Released in March 1986, the Go-Betweens’ fourth LP, Liberty Belle and the Black Diamond Express, was the band’s most accessible album up to that point: Morrison said she believed that if drum machines and synthesisers had replaced the organic arrangements it would have been a hit. This new FM-friendly approach was a surprise to those who had been following the Go-Betweens from the start, but in retrospect it was a natural progression for a band who always had a pop sensibility. Liberty Belle is often regarded as rather hit and miss, but Head Full of Steam is a highlight. Its softer, janglepop sound showed that shifting towards simplification could work in their favour. As Forster said: “I’m writing a lot less complicated music, and it’s giving me space to put myself in it.”

Clouds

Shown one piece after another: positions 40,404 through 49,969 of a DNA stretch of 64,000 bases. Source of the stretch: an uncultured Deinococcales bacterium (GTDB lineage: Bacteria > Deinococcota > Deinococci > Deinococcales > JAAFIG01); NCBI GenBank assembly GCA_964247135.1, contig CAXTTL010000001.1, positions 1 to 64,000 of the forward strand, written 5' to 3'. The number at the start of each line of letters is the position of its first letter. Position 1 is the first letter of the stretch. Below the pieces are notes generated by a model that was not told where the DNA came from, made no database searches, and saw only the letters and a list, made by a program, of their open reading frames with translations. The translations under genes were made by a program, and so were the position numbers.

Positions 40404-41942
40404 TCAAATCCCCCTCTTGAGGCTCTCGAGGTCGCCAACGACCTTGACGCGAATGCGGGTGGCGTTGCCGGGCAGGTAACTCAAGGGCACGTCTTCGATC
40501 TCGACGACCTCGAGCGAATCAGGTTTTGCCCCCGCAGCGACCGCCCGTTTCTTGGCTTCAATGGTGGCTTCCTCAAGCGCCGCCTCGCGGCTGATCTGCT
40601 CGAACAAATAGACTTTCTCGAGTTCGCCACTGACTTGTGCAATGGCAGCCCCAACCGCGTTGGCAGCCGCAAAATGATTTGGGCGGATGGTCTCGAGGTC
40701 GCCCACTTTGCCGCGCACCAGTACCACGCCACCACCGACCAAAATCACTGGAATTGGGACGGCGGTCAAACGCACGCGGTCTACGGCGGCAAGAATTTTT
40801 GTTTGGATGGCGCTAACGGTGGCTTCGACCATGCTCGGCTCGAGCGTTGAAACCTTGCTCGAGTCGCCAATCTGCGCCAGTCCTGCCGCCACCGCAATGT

In a 1988 NME interview, McLennan said: “I maintain that the Go-Betweens write about love better than anybody else in the world.” He wasn’t wrong: their sixth LP, 16 Lovers Lane, is shamelessly lovelorn. It should have been the album that took them beyond being a cult band – one for whom the phrase “critics’ favourite” might have been invented. Gone were the ragged edges; lyrics became less obtuse, the production more polished, the guitars acoustic and the strings warm and contemplative. The Go-Betweens were at their most accessible, and with that came praise from many critics, but fans seemed sceptical of the change in direction and the breakthrough didn’t happen. Still, 16 Lovers Lane had a cohesion their other albums perhaps lacked. Forster’s lyrics sat perfectly alongside McLennan’s heartfelt, melodic impulses. Clouds showcased that juxtaposition: its uplifting tone is undercut by a deep sadness.